FASB, IASB creating team to aid revenue recognition transition


FASB and the International Accounting Standards Board (IASB) plan to create a joint transition resource group to aid in implementation of the upcoming, converged standard on revenue recognition.

The standard will have wide-ranging implications for many businesses, and the transition group will be tasked with keeping the boards up to date about interpretive issues that arise when organizations implement the standard.

The group will analyze and discuss issues that apply to common transactions that could lead to diversity in practice, and will help the boards determine if action needs to be taken to resolve that potential diversity. The group will act to advise the boards and will not issue its own guidance.

“Effective implementation of the revenue recognition standard is critical to its success in providing financial statement users with the information they need to make the right decisions about how to allocate their capital,” FASB Chairman Russell Golden said in a news release. “The boards are committed to ensuring a smooth transition to the new standard.”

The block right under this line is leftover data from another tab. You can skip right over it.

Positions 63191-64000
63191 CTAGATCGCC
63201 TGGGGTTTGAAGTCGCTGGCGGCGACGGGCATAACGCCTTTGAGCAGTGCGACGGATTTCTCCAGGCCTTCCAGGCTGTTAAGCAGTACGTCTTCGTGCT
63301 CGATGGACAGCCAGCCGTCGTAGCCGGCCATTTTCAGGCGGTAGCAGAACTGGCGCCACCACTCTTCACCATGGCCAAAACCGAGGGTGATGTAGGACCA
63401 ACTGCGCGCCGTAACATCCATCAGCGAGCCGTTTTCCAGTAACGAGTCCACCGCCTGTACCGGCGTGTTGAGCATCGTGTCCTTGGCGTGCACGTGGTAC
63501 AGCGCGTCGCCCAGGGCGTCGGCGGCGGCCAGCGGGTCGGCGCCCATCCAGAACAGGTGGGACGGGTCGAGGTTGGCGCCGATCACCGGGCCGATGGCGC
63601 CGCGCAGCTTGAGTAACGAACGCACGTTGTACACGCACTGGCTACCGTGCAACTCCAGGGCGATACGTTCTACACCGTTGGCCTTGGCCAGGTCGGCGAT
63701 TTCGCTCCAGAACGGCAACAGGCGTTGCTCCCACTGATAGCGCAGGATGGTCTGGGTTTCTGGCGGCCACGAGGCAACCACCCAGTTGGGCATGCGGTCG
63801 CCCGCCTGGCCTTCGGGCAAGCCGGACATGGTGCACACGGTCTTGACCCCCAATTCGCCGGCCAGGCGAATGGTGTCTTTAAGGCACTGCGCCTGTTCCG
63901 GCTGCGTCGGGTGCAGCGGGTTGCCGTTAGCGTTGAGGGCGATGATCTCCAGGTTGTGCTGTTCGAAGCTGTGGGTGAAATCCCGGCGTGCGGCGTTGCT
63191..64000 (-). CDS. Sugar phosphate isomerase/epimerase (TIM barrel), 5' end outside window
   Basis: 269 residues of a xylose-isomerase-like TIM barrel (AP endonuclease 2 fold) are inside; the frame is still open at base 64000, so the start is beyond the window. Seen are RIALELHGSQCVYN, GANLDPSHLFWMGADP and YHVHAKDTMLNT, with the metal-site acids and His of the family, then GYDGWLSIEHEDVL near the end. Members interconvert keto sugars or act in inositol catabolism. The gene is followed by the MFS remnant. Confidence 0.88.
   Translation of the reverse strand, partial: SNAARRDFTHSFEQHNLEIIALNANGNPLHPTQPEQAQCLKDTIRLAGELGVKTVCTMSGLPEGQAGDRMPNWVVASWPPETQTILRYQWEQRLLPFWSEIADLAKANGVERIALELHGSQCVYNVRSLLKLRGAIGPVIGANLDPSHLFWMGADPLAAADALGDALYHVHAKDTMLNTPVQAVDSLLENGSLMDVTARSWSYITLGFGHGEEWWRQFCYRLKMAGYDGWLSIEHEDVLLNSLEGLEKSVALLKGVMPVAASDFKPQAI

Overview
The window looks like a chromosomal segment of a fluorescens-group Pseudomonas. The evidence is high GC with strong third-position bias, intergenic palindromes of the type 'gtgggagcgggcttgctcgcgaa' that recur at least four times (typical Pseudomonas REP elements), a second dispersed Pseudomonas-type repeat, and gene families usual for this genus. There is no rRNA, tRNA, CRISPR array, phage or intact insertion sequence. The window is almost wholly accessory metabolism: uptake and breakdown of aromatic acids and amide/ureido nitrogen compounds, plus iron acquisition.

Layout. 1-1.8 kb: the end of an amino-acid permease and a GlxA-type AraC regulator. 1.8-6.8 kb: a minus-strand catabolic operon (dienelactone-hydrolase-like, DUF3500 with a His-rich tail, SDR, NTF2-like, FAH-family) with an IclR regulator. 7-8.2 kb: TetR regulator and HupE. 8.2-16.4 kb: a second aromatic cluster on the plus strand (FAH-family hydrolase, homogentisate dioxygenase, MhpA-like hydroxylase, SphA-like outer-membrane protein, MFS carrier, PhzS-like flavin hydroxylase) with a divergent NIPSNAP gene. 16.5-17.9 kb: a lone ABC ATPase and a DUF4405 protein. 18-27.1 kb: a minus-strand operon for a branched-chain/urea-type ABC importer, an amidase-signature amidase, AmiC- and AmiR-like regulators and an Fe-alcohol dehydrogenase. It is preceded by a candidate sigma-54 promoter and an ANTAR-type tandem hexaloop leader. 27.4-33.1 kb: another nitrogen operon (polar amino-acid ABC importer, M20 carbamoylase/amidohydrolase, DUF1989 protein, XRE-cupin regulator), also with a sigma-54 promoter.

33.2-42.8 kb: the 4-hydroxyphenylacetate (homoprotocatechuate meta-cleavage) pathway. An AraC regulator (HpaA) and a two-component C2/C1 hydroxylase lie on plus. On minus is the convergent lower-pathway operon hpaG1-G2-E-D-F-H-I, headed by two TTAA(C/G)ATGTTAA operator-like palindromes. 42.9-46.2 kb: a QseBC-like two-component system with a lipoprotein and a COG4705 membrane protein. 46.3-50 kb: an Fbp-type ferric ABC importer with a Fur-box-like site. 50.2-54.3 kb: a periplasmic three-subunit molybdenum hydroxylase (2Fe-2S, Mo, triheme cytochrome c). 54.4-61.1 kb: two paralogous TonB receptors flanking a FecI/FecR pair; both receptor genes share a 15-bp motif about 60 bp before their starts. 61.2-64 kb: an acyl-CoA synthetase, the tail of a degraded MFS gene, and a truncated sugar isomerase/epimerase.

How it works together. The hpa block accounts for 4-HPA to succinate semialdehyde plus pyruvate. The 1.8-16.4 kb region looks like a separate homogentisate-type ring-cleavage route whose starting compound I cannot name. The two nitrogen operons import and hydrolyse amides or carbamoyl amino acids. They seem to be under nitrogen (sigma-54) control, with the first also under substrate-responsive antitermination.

Members of both boards, as well as preparers, auditors, regulators, and users, will be represented on the 10- to 15-member transition group.

Transition guidance may be sought particularly by businesses in the United States, which are accustomed to FASB revenue recognition standards that contain many more prescriptive rules than the more principles-based, converged standard that is about to be released.

In December, Leslie Seidman—who was FASB’s chairman at the time—expressed concern over what she perceived as the IASB’s lack of urgency with regard to implementation guidance for the revenue recognition standard.

“We need to proactively monitor the need for clarification on the [revenue recognition] standard, and we have to have a protocol with the IASB to deal with these issues so we can stay converged,” Seidman said at the AICPA Conference on Current SEC and PCAOB Developments.

The new resource group appears to be a way to address that concern, at least through the transition period. The group is intended to have a limited existence, and its primary activities are likely to take place before the standard takes effect in 2017.

“Revenue is a key performance indicator and is important to every business,” IASB Chairman Hans Hoogervorst said in a news release. “Our joint transition group will help to ensure that stakeholders are reading the words in the new standard the way that we intend that they be read.”

Ken Tysiac ( ktysiac@aicpa.org ) is a JofA senior editor.


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